Relaxing whilst doing Competition Law is not an Oxymoron

Case C-501/06 P, GSK v. Commission

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Road Runner caught?

The ECJ has handed down its much awaited judgment in the ‘Glaxo Spain’ case, yet another case on the EC competition law assessment of practices aimed at curbing parallel trade in pharmaceuticals.

In a nutshell:

– The ECJ reaffirms its traditional stance regarding the fact that an agreement aimed at limiting parallel trade shall be considered as restrictive of competition ‘by its object’.

The Court thus holds that the CFI committed an error of law when it asserted that such agreements could only be regarded as restrictions ‘by object’ provided that their object or effect was shown to be the restriction of competition ‘to the detriment of the final consumer’ (which, in a way, was paradoxically akin to saying that those agreements would be a restriction by object only after having determined they constitute a restriction by effect).

– The judgment upholds the CFI’s finding that the Commission failed to carry out a sufficient assessment of the possible efficiencies derived from the agreements in the light of Article 81(3).

Now, from a pure “policy” standpoint: big pharmas have welcomed this judgment as a resounding victory. In this context, can it be assumed that, from now on, parallel traders will no longer escape the panoply of obstacles devised by pharmaceutical companies? I don’t see it that way.

The CFI’s Judgment explicitly accepted the contention that the pharma industry exhibited special and specific features which deserve a somewhat particular treatment, and lambasted the Commission for having failed to take proper account of those peculiarities.

By contrast, the ECJ’s reasoning is much less sector-specific driven. It stresses the Commission’s failure to thoroughly deal with the arguments and evidence put forward by parties claiming an exemption under Article 81(3), regardless of the particular sector at stake. In this sense, the ECJ Judgment could be read within the stream of case law having raised the standard of proof incumbent upon the Commission in other areas of competition law enforcement.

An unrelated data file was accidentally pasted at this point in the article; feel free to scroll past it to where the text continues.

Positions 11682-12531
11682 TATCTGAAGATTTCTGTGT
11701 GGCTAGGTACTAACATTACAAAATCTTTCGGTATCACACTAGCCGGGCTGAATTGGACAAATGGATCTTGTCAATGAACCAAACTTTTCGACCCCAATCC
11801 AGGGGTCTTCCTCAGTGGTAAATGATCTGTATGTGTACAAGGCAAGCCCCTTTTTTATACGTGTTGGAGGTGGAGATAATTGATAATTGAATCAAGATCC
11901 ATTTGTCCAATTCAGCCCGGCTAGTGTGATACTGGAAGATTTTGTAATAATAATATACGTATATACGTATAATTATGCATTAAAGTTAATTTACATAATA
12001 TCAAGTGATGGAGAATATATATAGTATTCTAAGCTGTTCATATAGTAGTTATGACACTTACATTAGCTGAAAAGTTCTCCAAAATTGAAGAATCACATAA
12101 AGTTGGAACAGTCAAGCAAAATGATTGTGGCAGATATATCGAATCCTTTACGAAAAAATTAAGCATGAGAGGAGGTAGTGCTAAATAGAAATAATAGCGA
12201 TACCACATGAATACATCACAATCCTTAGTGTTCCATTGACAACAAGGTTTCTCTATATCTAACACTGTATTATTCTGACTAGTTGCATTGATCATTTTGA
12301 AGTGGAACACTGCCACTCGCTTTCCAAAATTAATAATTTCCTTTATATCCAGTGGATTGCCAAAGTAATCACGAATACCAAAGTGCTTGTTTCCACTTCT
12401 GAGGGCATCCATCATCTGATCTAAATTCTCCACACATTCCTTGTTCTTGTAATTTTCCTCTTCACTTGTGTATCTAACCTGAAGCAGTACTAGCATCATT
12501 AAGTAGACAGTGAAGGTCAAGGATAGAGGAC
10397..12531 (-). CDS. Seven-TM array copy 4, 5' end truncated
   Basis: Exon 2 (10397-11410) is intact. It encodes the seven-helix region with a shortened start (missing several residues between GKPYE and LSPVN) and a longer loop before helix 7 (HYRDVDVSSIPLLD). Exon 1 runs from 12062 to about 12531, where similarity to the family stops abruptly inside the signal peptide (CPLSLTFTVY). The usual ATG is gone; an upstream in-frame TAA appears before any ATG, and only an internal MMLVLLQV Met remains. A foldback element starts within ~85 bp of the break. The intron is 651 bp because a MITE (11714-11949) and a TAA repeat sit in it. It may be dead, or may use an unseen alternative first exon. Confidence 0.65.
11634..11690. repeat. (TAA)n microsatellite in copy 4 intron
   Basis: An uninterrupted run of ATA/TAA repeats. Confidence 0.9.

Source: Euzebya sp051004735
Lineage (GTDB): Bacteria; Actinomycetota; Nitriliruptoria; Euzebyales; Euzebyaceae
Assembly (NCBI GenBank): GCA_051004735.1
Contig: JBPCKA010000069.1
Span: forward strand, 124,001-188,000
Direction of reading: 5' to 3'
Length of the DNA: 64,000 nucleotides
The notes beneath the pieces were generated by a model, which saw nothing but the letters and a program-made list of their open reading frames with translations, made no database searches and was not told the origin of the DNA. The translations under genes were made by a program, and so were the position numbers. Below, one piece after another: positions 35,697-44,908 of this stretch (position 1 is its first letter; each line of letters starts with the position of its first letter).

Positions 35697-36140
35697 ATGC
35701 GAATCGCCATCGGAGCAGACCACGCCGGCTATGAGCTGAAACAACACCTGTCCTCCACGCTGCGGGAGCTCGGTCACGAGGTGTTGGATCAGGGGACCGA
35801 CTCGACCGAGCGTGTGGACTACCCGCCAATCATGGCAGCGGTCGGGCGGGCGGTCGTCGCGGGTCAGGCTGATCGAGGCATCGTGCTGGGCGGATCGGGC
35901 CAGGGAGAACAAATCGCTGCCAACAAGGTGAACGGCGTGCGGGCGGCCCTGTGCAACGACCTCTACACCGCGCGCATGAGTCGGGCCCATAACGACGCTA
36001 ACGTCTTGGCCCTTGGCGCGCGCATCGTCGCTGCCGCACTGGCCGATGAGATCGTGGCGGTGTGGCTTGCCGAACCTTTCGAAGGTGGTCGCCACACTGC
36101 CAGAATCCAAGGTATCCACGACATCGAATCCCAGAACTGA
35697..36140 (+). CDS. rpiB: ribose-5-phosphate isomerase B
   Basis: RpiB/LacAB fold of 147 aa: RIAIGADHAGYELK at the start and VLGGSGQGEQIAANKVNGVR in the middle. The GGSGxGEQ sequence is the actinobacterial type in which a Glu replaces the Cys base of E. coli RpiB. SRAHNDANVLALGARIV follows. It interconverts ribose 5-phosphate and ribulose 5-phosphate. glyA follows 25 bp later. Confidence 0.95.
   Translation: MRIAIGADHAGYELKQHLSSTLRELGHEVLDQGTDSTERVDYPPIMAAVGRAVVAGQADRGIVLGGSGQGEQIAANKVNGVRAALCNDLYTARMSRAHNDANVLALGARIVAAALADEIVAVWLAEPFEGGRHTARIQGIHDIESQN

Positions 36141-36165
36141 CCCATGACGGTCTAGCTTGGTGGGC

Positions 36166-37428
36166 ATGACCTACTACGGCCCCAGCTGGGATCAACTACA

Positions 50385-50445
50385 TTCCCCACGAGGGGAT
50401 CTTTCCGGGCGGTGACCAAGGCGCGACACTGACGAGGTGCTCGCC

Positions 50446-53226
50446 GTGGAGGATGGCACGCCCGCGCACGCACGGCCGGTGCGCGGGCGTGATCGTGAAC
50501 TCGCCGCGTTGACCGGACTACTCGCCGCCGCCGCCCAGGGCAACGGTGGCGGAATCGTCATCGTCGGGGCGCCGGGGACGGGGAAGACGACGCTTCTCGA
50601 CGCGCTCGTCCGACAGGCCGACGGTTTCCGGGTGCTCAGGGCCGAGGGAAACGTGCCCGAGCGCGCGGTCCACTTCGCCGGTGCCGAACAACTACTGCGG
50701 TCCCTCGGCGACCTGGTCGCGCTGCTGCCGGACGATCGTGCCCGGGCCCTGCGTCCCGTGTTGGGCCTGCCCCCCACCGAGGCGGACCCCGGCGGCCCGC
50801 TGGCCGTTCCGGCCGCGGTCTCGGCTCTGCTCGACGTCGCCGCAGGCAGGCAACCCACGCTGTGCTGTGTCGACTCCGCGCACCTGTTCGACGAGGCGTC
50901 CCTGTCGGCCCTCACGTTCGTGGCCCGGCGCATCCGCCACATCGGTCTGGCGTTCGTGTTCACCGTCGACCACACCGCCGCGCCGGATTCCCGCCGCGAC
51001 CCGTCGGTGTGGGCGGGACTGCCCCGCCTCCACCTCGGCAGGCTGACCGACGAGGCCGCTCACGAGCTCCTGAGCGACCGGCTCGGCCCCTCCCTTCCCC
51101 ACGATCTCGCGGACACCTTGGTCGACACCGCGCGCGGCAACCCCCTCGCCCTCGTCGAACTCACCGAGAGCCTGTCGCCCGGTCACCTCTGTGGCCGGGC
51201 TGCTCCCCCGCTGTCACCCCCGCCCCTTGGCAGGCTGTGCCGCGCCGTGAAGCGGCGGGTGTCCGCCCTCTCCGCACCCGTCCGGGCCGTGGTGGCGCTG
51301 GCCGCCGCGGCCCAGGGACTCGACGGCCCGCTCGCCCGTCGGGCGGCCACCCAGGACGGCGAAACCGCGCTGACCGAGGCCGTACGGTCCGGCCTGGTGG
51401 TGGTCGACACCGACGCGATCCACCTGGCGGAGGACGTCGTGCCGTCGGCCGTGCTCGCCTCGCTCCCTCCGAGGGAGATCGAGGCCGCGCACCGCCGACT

Therefore, I don’t view this ECJ judgment as providing definitive support for any of the arguments regarding the alleged specificities of the pharmaceutical sector, but rather as requiring a stronger reasoning if the Commission wishes to rebut those arguments. Interestingly, the  specific features of the pharma industry were recently examined – and found of little particular relevance – by the ECJ and by AG Ruiz Jarabo in the Lelos (Glaxo Greece) case. In light of this, I would thus say that nothing precludes the Commission from adopting and reflecting in its Decision a stricter effects assessment and reaching the same outcome it reached in 1998.

One last note:  I don’t view the judgment as bearing the potential to have an  incidence on the way the Commission currently undertakes 81(3) assessments. This case referred to agreements which had been notified to the Commission pursuant to Regulation 17/62, and since the passing away of the notification system the Commission arguably undertakes a more detailed assessment of the cases it decides to initiate on its own motion. Would a similar judgment have come out when the Commission was still entrusted with reviewing hundreds of agreements per year?

Unrelated: thanks to Nicolas for the invitation, and I hope you enjoy the blog.

(Image possibly subject to copyrights)

Written by Alfonso Lamadrid

9 October 2009 at 5:23 am

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